• ADE – antibody-dependent enhancement of viral infection

ADE is a process by which the virus leverages the antibodies to aid its infection. The immunopathological effects of ADE have been observed in various viral infections, characterized as antibody-mediated enhancement of viral entry and induction of a severe inflammatory response [8, 9]. ADE allows the infection of phagocytic antigen-presenting cells (APC), such as macrophages, due to the binding of virus-bound antibodies to FcγR on their surface [9]. Previous studies of MERS and SARS have brought attention to the possibility of ADE in COVID-19. It has been shown that neutralizing antibodies targeting the receptor-binding domains (RBD) of the MERS-CoV and SARS-CoV spike proteins, respectively, can mediate the entry of the viruses into Fc receptor-expressing human cells in vitro [10]. Furthermore, T cells, believed to play an important role in controlling COVID-19 infection, are depleted in severe COVID-19 disease [11], and this may be accelerated by APC infection due to ADE [12]. Recently, scientists have reported that unlike in MERS and SARS, the S-protein RBD of SARS-CoV-2 can elicit a robust neutralizing antibody response without inducing ADE in animal immunization studies [13].

Two studies (based on small cohorts of COVID-19 patients) have shown that an increased IgG response and a higher titer of total antibodies were associated with more severe disease [14, 15]. This is suggestive of possible ADE in SARS-CoV-2 infection [16]. However, some experts have doubts about the relevance of ADE in COVID-19.

  • Th2 immunopathology

Some scientists believe that the symptoms of severe COVID-19 patients may be better explained by Th2 immunopathology, which is a dysregulated T cell response with a heightened response of virus-specific CD4+ T cells biased toward the Th2 subset causing allergic inflammation (e.g. IL-4, IL-5, and IL-13) and an influx of eosinophils into the lung [17]. In previous SARS-CoV vaccine development in vivo studies, it has been shown that infection subsequent to vaccination resulted in failure to control viral replication, enhanced clinical disease, and pathology characterized by skewed Th2 responses, inflammation, and eosinophilic influx [4, 17]. Interestingly, it has been noted that this pathology may be linked to antibodies specifically targeting the nucleocapsid (N) protein [4], with reduced pathology seen in S-protein vaccination studies [17].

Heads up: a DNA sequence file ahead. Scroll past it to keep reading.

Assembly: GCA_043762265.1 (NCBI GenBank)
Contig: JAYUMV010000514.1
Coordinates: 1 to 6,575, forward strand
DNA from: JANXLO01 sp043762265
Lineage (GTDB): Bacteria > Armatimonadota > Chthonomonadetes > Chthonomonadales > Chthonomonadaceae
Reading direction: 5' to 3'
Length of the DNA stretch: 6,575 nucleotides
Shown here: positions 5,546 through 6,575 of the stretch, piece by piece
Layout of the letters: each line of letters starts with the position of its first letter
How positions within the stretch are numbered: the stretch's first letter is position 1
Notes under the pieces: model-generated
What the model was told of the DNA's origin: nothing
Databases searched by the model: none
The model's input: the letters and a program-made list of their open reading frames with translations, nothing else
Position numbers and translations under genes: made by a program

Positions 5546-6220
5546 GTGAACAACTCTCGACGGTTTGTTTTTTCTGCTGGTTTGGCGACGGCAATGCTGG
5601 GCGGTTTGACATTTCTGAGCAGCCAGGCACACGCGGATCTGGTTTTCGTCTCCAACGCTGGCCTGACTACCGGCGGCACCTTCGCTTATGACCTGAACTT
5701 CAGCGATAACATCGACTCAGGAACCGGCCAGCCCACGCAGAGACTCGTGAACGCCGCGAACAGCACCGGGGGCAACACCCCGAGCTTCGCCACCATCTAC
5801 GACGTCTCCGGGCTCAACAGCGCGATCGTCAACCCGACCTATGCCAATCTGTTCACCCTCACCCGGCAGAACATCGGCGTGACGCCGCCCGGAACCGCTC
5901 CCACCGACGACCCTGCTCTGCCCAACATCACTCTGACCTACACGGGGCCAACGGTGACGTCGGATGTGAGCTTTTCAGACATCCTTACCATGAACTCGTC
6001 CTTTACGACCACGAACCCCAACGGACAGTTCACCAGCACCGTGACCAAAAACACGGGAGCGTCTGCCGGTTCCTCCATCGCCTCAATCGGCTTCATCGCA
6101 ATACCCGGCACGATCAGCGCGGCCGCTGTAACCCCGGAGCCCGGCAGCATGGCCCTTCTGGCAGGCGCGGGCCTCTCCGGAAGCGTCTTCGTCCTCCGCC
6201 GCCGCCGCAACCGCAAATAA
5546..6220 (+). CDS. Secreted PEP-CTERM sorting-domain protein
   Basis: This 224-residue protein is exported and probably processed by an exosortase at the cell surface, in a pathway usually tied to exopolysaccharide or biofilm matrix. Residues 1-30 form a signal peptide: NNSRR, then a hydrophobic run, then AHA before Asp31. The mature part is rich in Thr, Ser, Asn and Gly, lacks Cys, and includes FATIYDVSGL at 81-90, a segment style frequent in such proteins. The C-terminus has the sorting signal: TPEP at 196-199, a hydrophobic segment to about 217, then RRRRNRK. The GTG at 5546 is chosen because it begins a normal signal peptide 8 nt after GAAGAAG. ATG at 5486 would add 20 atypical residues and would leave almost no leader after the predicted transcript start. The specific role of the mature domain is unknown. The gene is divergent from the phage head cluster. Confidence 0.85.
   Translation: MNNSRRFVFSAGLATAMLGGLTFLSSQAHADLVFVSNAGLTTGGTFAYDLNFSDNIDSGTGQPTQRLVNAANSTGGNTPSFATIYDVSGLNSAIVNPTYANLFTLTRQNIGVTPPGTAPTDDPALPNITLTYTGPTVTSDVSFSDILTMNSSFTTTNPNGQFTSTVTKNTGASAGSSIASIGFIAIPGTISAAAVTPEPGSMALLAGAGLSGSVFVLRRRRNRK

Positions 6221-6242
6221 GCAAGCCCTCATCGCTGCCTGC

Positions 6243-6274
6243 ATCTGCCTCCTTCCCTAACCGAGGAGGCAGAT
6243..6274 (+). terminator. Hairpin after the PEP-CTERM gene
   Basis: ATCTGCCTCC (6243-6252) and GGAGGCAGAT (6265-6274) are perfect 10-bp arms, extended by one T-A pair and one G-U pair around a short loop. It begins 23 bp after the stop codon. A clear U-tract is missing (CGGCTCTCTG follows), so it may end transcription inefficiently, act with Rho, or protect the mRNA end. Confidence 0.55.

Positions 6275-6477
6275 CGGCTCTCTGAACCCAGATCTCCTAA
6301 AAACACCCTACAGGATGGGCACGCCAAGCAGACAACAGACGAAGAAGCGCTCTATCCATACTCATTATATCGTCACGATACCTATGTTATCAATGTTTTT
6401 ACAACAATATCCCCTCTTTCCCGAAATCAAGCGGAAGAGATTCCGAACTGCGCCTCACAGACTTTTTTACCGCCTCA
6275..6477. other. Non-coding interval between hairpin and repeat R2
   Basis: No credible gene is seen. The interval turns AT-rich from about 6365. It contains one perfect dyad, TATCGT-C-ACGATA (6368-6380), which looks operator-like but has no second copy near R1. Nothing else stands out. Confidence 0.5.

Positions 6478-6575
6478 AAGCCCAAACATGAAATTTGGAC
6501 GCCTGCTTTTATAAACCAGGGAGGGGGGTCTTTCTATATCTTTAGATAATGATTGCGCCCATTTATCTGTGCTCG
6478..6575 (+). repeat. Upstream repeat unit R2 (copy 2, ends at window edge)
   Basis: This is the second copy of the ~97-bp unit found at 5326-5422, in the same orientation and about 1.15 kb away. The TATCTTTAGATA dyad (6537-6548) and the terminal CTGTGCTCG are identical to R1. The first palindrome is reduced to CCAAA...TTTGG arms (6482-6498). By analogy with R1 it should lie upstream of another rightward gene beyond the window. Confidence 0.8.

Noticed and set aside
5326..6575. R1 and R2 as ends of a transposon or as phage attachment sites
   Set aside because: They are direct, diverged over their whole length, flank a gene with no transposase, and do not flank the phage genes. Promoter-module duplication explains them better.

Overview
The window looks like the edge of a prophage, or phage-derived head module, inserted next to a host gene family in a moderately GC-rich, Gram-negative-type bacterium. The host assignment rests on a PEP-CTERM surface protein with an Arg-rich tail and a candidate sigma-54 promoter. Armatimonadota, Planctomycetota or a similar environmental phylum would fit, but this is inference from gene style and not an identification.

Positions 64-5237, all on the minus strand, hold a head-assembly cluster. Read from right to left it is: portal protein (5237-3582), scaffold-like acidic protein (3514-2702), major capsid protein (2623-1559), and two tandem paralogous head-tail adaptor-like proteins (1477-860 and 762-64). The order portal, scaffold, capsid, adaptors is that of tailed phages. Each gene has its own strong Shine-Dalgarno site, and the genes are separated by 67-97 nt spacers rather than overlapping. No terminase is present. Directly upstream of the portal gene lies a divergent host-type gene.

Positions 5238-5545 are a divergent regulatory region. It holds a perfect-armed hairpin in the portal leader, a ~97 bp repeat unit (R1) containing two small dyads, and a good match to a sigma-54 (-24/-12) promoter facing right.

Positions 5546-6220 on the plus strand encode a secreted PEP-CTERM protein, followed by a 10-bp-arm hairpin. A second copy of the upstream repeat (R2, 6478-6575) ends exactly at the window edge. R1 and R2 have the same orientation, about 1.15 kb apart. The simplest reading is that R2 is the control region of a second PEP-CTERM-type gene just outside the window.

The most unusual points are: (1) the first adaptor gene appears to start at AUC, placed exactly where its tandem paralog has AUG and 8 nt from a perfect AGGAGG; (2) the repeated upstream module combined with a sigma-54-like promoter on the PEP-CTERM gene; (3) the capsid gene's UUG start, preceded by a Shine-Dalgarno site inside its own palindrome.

Future directions

The quest for a vaccine for COVID-19 is an urgent problem. An effective vaccine will play a significant role in curbing the spread of SARS-CoV-2. However, scientists are only at the beginning, with more information needed regarding not only the virus but also the specific immune response it elicits in the host.



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3. Amanat, F. & Krammer, F. 2020. SARS-CoV-2 Vaccines: Status Report. Immunity
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12. Ricke, D. & Malone, R. 2020. Medical Countermeasures Analysis of 2019-nCoV and Vaccine Risks for Antibody-Dependent Enhancement (ADE).
13. Quinlan, B.D. et al. 2020. The SARS-CoV-2 Receptor-Binding Domain Elicits a Potent Neutralizing Response Without Antibody-Dependent Enhancement. Immunity D-20-00389. (under review)
14. Zhang, B. et al. 2020. Immune phenotyping based on neutrophil-to-lymphocyte ratio and IgG predicts disease severity and outcome for patients with COVID-19. medRxiv
15. Zhao, J. et al. 2020. Antibody responses to SARS-CoV-2 in patients of novel coronavirus disease 2019. Clin Infect Dis
16. Cao, X. 2020. COVID-19: immunopathology and its implications for therapy. Nat Rev Immunol
17. Tseng, C.T. et al. 2012. Immunization with SARS coronavirus vaccines leads to pulmonary immunopathology on challenge with the SARS virus. PLoS One 7, e35421.